KL: The top result when one searches your name on the Internet is from a site called Veteran Feminists of America! You’ve been recognized for your work in family planning around the world. Are there any ways in which the works of Munch inspire you from a feminist perspective?

SE: Yes, for example “Inheritance,” which is an image of a mother with syphilis taking her baby born with the disease to a clinic. I know Munch’s father was a doctor, as was mine, and doctors want healthy babies born. With contraceptives and spaced childbirths, babies have a better chance of being healthy. I am inspired to continue spreading the knowledge of family planning and its availability, plus new forms of contraception around the world. Also, Munch’s mother was one of 20 children because her father had seven children with his first wife and 13 with his second. I can’t help but wonder what impact family planning would have had on her family.

KL: You’ve written before that people have asked you how you can live in a house filled with Munch artwork, which often contains sad or disturbing themes. What is your response to this question?

SE: Yes, many of Munch’s works are of disturbing themes such as death, illness, lost love, murder, anxiety and such, but life is full of these situations. Munch also portrays love, boys swimming, mothers nursing babies, children, intimate portraits, etc. His work is balanced, representing life at all stages with all its emotions.

KL: I read that your children are also involved in art collecting. How were they inspired by your own collection?

Yes, my children are inspired by our Munch collection and each one has bought art for their homes, but without the concentration on a single artist.

KL: You were in Norway this summer for the Munch 150 celebration. Was there anything particularly special that stood out to you about that event?

Yes, we spent a little more than a week in Norway. With Oslo as our base, we visited small towns like Modum, Hvitsen, Åsgårdstrand and Moss where Munch had lived or worked, and Fredrikstad where his maternal grandfather lived. Each location had special Munch exhibitions. I was aware that not just Oslo, with extensive exhibitions at the National Gallery and Munch Museum, but so many other locations featured special Munch shows. It was wonderful for me to trace Munch’s life through towns and villages. I learned a lot about his life from these visits.

KL: You were featured in an article in the Norwegian newspaper Aftenposten, which mentioned that you were concerned for the future of Munch’s works in Norway. What are your concerns, and are there any solutions?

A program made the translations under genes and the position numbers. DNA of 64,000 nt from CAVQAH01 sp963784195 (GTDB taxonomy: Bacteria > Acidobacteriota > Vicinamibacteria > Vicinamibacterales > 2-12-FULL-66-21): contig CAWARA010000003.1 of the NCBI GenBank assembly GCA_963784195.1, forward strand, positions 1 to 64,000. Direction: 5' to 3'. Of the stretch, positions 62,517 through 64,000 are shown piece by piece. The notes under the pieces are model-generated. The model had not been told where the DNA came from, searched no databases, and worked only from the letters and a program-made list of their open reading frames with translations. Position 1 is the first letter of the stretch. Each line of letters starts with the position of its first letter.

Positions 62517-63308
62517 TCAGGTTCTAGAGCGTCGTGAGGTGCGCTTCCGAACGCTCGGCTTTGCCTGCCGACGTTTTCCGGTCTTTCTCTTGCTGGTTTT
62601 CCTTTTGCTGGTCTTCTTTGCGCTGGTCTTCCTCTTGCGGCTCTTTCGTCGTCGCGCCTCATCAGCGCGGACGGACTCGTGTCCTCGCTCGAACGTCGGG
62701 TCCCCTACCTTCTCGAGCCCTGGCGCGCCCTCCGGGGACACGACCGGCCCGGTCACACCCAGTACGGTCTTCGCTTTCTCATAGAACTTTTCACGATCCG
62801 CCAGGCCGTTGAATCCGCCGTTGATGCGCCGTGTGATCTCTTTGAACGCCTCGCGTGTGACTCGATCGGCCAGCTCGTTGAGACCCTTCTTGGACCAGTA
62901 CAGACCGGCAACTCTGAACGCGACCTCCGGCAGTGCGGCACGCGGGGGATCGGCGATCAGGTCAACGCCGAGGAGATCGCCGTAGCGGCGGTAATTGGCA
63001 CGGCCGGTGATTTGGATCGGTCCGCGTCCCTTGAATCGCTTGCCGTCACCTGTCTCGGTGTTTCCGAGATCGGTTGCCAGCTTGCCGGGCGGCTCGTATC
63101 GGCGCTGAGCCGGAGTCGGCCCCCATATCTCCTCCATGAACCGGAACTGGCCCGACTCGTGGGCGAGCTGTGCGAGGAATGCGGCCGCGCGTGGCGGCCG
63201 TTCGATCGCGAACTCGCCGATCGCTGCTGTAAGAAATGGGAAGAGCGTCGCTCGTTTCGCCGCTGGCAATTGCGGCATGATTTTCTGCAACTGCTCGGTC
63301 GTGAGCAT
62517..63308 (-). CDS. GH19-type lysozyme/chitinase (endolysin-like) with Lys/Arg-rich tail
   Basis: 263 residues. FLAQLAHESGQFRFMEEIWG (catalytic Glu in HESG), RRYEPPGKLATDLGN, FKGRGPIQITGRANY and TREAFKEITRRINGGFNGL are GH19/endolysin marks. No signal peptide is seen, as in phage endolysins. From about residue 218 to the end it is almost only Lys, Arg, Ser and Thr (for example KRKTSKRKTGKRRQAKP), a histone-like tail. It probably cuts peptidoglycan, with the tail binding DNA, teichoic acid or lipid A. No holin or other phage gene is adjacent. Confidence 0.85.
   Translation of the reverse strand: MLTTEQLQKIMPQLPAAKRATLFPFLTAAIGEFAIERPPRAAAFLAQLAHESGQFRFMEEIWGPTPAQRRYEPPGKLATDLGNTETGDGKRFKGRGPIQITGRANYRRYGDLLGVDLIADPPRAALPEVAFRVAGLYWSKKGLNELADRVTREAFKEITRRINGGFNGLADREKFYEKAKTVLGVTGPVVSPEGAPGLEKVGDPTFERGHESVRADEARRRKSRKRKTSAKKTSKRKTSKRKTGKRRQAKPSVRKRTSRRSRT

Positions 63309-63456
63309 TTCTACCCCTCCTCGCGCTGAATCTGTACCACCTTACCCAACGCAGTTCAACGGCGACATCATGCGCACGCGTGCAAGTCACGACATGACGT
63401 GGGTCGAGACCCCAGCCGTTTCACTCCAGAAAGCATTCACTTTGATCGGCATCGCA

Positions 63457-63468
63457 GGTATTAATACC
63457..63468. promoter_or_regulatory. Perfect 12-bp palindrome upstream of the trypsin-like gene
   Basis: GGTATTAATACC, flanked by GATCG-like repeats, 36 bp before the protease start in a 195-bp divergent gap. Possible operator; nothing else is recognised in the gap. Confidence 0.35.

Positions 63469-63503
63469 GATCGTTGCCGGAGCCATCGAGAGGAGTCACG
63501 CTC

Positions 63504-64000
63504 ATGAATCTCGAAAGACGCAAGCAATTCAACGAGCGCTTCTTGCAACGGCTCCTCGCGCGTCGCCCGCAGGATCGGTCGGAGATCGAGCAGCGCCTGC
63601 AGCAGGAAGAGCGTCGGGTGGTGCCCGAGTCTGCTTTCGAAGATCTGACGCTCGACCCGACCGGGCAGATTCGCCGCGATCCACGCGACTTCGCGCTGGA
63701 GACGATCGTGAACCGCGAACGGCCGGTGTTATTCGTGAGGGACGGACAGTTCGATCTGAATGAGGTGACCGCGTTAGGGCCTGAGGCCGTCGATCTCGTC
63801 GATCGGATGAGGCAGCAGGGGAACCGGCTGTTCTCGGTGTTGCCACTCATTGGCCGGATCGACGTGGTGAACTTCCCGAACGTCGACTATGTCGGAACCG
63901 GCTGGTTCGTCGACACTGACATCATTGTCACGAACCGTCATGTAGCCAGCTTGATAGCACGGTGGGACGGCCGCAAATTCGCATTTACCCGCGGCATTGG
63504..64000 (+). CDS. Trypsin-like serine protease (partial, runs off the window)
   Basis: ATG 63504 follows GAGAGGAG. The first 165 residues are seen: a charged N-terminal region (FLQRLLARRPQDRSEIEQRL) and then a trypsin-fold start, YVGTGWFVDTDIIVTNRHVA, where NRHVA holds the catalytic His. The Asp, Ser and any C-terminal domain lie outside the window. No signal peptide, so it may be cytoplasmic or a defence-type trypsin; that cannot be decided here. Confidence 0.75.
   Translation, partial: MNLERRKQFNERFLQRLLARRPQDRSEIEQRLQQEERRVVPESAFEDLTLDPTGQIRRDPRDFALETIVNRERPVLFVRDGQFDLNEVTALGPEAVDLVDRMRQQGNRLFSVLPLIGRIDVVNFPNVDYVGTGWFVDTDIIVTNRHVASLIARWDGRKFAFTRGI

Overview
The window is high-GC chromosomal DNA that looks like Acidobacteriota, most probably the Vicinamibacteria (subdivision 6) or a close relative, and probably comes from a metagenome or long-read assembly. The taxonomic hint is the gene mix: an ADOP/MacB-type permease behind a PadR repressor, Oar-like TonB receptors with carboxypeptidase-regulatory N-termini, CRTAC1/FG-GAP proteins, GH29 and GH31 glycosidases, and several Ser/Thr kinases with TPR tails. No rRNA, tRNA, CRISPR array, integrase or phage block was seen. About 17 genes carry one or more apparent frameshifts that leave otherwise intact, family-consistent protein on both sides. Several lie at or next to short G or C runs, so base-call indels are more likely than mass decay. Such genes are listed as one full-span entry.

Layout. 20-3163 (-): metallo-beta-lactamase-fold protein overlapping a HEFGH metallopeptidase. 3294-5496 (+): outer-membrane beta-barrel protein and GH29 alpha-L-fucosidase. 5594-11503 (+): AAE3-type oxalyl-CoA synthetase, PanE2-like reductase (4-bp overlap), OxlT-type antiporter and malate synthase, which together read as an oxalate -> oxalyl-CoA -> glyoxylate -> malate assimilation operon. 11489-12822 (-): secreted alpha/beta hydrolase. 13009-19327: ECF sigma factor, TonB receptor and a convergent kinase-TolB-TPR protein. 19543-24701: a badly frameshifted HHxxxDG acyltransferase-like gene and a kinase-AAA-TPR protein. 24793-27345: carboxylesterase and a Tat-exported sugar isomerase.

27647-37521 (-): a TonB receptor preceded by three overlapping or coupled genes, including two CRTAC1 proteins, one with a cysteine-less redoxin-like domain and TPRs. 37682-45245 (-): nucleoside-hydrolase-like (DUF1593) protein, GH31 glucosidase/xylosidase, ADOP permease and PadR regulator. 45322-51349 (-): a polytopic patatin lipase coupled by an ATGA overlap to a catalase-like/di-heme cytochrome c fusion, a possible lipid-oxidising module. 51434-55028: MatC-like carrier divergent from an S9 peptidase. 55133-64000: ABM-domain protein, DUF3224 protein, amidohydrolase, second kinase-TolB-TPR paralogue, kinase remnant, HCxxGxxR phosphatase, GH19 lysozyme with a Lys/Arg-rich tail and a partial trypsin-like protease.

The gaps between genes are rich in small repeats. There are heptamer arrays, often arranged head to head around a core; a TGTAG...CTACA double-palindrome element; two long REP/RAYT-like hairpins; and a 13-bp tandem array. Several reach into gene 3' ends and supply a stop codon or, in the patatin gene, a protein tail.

I had hoped that if a new museum was to be built for the Munch Museum collection, it would be in the area where the present museum is located because that was the area where Munch grew up. I felt that the 13 story glass museum planned to be built in a very crowded area of the city was not the best location or the best design. I hope the National Gallery with its wonderful Munch room, with many of the Frieze of Life paintings, will remain where it is. This is the section of Oslo near the Royal Palace, the Aula and Karl Johan Gate that Munch knew.

KL: What lies ahead for the future of your collection?

We formed a Foundation for the Epstein Family Collection of Edvard Munch. All our prints are promised to the National Gallery of Art in Washington, DC, along with books, catalogues, posters, etc. Every year, I choose a few prints from my home that are now owned by the Foundation to go to the National Gallery. It is a hard choice to make, like sending children away to boarding school. Unlike boarding school, though, the prints do not return to me at the end of the year. We decided our prints and other material about Munch should be kept together as a study collection and decided the National Gallery would be the best caretaker of that responsibility.

At present, the National Gallery is showing a room of their Munch prints and some are gifts from our collection. They will be on exhibit until July 28th.

This article originally appeared in the July 12, 2013 issue of the Norwegian American Weekly. To subscribe, visit SUBSCRIBE or call us at (800) 305-0271.